DO vs DOES – the difference between DO and DOES 5/5 (1)

DOvsDOES
Difference between DO and DOES

The difference between DO and DOES can be tricky, especially for beginners. The verb ‘to do’ is used in multiple ways in English and as such can be easily used wrong. Let’s have a look at specific examples of how to use it correctly and what the difference between DO and DOES is (DO vs DOES).

DOvsDOES
Difference between DO and DOES

How and why to use DOES instead of DO

The third person singular usually adds the ‘-s’ ending to verbs. That’s how DO becomes DOES. But what about the extra ‘e’ in ‘-es’? Why is the third person singular DOES and not DOS? And what’s the difference between ‘-s’ and ‘-es’? Read on to find all the answers.

First of all, we need to say that in addition to the third person singular, the ‘-s’ ending is also used in other contexts, for example when making plural nouns. That means that the rules described below are general rules that don’t apply just to verbs but also to other words.

The simple ‘-s’ ending

As a rule of thumb, we add the ‘-s’ ending to the bare form of the word (= the infinitive of the verb, the singular noun etc.). This is true for almost all words except for those described in other sections.

An example of a verb in third person singular:

·         I like music.

·         He likes music.

An example of a plural noun:

·         One mistake

·         More mistakes

Words ending in ‘-o, -s, -sh, -ch, -x’

However, if a word ends in ‘-o’, we add ‘-es’ rather than ‘-s’.

An example of a verb in third person singular:

·         I do a lot of work.

·         He does a lot of work.

An example of a plural noun:

·         One potato

·         More potatoes

While a lot of nouns end in ‘-o’, only very few verbs do. The most commonly used verbs ending in ‘-o’ are DO and GO.

The same rule is used for words ending in ‘-s’, ‘-sh’, ‘-ch’ or ‘-x’, which also take the ‘-es’ ending.

An example of a verb in third person singular:

·         I watch TV.

·         He watches TV.

An example of a plural noun:

·         One sandwich

·         More sandwiches

There are a number of other exceptions to the ‘-s’ ending rule, which we’re not going to discuss in detail, as our focus is on the verb DO.

Let’s finish by saying that this is a general rule and there’s no difference between the verb DO and other words in this aspect. The only difference between DO and DOES really is that DOES is used in the third person singular (DO vs DOES).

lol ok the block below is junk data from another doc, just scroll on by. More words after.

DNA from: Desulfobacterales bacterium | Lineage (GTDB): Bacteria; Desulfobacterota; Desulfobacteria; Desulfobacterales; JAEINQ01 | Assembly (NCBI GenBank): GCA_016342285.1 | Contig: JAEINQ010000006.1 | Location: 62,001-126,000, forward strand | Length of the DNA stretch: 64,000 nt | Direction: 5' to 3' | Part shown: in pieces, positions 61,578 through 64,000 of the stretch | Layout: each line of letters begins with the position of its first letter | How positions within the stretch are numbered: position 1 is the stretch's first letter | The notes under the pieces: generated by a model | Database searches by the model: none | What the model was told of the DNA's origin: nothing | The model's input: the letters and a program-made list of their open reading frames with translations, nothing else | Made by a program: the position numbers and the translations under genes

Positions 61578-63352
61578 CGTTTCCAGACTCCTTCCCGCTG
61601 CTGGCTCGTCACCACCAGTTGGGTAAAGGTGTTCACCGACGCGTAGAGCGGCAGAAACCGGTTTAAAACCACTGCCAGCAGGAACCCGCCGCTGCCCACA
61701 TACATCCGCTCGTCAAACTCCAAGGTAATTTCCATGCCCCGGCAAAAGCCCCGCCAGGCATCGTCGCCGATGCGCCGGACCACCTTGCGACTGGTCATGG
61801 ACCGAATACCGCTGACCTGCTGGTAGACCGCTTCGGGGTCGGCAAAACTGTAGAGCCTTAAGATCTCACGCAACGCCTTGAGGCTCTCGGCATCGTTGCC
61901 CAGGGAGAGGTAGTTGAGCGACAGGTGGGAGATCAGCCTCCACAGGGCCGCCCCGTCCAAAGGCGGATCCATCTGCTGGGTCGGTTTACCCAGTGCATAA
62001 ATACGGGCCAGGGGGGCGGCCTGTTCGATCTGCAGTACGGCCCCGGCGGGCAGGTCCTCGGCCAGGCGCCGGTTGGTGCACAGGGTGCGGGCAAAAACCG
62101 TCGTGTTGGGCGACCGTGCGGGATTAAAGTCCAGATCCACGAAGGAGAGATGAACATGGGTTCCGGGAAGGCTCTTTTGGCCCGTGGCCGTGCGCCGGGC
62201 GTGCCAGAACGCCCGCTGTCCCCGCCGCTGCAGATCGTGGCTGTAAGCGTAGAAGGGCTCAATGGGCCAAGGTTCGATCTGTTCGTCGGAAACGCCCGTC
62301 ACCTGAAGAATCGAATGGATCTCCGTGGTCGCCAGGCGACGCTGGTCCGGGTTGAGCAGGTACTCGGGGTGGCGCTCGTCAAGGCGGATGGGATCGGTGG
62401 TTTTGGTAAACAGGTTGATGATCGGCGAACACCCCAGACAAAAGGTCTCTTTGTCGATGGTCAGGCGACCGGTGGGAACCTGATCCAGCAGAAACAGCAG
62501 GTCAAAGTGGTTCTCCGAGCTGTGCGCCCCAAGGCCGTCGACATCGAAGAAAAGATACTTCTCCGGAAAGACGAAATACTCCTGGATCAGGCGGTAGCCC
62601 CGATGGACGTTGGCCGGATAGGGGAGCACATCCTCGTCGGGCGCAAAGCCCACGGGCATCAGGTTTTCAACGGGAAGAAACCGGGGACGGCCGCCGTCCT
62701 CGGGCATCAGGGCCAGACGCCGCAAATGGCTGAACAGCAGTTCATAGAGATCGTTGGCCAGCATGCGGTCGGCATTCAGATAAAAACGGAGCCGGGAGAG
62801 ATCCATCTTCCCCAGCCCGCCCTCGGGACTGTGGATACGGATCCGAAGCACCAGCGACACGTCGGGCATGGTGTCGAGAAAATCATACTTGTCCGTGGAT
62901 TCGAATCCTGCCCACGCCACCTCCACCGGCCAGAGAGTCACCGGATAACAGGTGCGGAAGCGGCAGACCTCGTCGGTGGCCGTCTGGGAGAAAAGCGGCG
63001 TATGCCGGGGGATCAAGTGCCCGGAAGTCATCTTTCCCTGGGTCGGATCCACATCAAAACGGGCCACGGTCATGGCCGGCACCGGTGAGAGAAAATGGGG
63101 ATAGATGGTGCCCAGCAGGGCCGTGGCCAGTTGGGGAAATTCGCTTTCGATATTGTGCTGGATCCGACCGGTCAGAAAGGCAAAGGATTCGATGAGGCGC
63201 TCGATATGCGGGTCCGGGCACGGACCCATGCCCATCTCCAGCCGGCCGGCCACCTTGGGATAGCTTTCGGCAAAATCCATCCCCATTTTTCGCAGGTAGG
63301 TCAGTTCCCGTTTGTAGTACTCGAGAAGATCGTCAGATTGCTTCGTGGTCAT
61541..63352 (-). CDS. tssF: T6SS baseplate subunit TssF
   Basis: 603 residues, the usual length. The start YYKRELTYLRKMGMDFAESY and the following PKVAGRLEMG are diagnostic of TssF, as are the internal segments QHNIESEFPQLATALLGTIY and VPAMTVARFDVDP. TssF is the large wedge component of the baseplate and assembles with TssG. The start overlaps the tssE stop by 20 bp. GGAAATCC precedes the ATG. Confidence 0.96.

DO vs DOES as an auxiliary verb

The verb DO also has another specific role in English: it’s what’s called an auxiliary verb, which means it is used in combination with other main verbs to add grammatical meaning to a sentence. Typically, this would be to express a tense or a negative statement.

Other auxiliary verbs are HAVE, BE, WOULD and others.

DO NOT and DOES NOT – the verb DO in negative sentences

The verb DO (and DOES in third person singular) is also helpful if you want to make a sentence negative. Once again, DO and DOES are used as auxiliary verbs in negative statements.

The rule is quite simple. To make a sentence negative, add ‘not’ (or the contracted form ‘n’t’) to DO vs DOES:

Examples of the full negative form:

·         I do not like.

·         You do not like.

·         She does not like.

·         We do not like.

Examples of the contracted negative form:

·         I don’t like.

·         You don’t like.

·         She doesn’t like.

·         We don’t like.

Other examples of how to use DON’T and DOESN’T in sentences:

  • I drink coffee but I don’t drink tea.
  • I don’t like my job.
  • He likes football but he doesn’t like tennis.
  • It doesn’t rain very often here.

Auxiliary verbs are always used with other main verbs and DO is no exception. The difference between DO and other verbs is that unlike other verbs, DO can be used in a single sentence twice: first as an auxiliary verb and then as a main verb.

Look at these examples:

  • I don’t do it very often.
  • John doesn’t do his job very well. (Can you see how DO vs DOES are used in the same sentence? DOESN’T is the auxiliary verb here, DO is the main verb.)

DO vs DOES – auxiliary verbs in questions